Coastal Gardens

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Part 2 – Chapter 4

Stylish living is what many of us strive for, and this usually manifests itself in the way we decorate and furnish our homes. But our gardens can also be incredibly stylish, and how we create and maintain them can say a great deal about us as individuals.

Shoreline gardens

It takes a brave person to start a garden just a few metres from the sea’s edge. We have already learned that the wind, sand and strong saline conditions can cause havoc in such situations. If these are overcome, however, the rewards (and the views) can be well worth the effort.

Gardening by the sea
Wind straight off the sea damages plants in several ways. Of course there is the obvious matter of branches falling from trees and, in severe instances, the trees themselves toppling over. But in the long term, wind and salt cause plants to be stunted, with smaller foliage and shortened branches. Tender shoots and buds emerging in spring are frequently ‘burnt’ by
wind and salt, but extreme sunlight can also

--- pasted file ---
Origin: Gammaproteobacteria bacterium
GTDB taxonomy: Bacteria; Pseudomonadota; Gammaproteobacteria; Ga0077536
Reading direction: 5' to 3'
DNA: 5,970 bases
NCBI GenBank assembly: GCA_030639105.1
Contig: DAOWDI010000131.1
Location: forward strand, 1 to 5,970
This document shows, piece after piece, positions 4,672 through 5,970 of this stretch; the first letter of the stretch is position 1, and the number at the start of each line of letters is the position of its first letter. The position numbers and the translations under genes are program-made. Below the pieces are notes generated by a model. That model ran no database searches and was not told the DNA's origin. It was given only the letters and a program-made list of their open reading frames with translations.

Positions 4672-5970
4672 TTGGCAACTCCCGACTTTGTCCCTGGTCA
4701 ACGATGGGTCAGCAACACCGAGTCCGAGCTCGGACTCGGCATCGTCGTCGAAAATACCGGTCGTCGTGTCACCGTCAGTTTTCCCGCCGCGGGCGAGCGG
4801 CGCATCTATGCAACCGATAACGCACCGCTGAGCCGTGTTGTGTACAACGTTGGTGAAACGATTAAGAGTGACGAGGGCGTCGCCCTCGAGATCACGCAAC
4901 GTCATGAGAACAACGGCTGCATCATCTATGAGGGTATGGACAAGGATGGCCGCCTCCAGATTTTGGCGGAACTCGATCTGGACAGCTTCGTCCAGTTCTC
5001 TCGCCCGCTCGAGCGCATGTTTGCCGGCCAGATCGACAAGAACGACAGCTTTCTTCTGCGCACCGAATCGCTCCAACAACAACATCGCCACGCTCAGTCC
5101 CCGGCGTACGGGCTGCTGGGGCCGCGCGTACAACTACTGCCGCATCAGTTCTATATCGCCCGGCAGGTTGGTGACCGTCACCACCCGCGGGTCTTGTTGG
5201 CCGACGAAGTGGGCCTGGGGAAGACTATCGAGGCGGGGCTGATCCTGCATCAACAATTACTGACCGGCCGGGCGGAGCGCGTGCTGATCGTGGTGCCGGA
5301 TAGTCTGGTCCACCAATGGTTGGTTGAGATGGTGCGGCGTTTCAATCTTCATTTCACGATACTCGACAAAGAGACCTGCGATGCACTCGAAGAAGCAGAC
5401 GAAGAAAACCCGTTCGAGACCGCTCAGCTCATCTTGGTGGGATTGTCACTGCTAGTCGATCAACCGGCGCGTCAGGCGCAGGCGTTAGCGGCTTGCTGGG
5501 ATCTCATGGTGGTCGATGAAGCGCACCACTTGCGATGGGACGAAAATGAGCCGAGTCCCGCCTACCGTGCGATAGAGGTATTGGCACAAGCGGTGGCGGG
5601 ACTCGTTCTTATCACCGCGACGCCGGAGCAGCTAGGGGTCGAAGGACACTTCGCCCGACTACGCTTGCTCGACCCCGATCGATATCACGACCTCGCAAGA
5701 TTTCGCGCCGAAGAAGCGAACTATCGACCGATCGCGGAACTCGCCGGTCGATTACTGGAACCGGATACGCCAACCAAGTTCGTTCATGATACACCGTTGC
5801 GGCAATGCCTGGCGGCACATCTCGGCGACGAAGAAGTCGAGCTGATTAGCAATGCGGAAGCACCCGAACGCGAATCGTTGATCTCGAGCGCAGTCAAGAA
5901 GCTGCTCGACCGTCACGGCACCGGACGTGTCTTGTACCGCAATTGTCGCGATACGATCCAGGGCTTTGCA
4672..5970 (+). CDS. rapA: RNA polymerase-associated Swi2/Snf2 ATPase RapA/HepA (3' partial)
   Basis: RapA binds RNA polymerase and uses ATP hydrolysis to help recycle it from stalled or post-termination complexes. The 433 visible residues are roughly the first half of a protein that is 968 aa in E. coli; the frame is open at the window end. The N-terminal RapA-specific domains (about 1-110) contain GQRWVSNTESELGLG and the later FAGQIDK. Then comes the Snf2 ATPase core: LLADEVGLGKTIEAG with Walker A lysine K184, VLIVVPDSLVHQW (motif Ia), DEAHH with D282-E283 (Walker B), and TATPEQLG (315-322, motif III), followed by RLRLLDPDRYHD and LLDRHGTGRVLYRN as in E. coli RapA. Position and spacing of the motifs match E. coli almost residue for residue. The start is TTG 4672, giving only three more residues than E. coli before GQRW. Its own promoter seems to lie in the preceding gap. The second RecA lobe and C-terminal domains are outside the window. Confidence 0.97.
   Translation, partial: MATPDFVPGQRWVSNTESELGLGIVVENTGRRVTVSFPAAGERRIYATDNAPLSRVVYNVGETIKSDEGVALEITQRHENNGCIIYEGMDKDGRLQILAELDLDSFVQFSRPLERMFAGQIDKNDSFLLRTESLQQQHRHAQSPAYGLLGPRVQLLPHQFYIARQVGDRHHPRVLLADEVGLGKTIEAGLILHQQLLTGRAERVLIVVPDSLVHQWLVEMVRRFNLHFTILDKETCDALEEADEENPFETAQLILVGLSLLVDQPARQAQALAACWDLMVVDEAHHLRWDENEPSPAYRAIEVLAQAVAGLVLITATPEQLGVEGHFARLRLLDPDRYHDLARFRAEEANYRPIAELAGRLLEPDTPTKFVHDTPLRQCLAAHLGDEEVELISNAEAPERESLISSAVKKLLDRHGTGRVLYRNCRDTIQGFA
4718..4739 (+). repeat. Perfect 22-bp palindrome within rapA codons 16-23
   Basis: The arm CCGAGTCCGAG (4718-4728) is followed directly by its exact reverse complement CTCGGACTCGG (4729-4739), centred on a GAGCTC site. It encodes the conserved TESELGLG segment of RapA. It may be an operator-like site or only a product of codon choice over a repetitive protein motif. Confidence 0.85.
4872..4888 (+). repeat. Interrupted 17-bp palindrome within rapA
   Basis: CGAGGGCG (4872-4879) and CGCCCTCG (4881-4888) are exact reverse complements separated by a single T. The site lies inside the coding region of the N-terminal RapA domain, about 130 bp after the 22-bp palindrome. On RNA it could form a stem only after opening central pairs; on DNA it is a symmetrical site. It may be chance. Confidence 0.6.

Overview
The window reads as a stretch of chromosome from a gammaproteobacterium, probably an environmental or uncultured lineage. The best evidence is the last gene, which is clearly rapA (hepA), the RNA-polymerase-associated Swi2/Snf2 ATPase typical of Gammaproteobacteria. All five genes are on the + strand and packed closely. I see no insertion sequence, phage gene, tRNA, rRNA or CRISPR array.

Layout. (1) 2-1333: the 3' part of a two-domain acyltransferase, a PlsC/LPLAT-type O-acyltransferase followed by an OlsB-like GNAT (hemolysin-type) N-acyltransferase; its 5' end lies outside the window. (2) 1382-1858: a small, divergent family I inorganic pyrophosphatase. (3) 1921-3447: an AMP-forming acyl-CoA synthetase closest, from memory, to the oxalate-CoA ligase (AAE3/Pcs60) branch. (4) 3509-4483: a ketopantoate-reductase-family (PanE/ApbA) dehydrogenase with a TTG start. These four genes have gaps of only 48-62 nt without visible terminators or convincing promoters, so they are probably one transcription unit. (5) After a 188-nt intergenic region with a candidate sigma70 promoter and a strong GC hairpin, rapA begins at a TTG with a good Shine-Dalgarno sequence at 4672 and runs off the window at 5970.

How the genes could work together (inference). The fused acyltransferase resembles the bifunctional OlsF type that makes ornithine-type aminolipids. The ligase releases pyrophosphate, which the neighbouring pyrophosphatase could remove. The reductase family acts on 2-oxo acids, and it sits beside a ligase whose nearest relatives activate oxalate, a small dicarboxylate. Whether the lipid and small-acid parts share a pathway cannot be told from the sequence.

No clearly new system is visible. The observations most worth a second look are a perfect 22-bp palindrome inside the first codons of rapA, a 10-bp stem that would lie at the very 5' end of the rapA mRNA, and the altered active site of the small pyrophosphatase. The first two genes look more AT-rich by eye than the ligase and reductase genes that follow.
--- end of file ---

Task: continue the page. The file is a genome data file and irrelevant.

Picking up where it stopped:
take its toll on these.
The strategy to deal with these conditions is to:
• Put up planted windbreaks or artificial screens/fences
• Choose plants that are tough and suited to such conditions.
If the garden is situated to the rear of a sandy beach, then there is another element that must be considered: planting in sand.

Soils of sand
Those who have to plant in sandy soil undeniably face greater gardening obstacles than almost anyone else. The main problem with a soil that is mostly sand is that it drains instantly and retains very little moisture, so plants growing in it must be highly drought-tolerant.
A secondary problem with sand is that it gets hot; the relentless summer sun can make it burning to the touch, so plants growing in it must also tolerate extreme heat. Foggy or rainy days at the beach may be loathed by holiday-makers, but they are essential for these plants – even if these cooler conditions give only short-term respite.
In conventional gardening the rule is always that, before plants are planted, the soil should be prepared – dug, weeded and, if the soil is ‘hungry’, well-rotted compost or manure should be incorporated into it. In thin, sandy, fast-draining soils, organic matter like this helps to retain essential moisture. Luckily, those living near to the sea have a ready source of organic matter – seaweed (see page 94).
Interestingly, planting in the dry sandy dunes set back from the water’s edge is more difficult than right at the shoreline because the groundwater level at the dunes is much deeper and therefore less accessible to plant roots.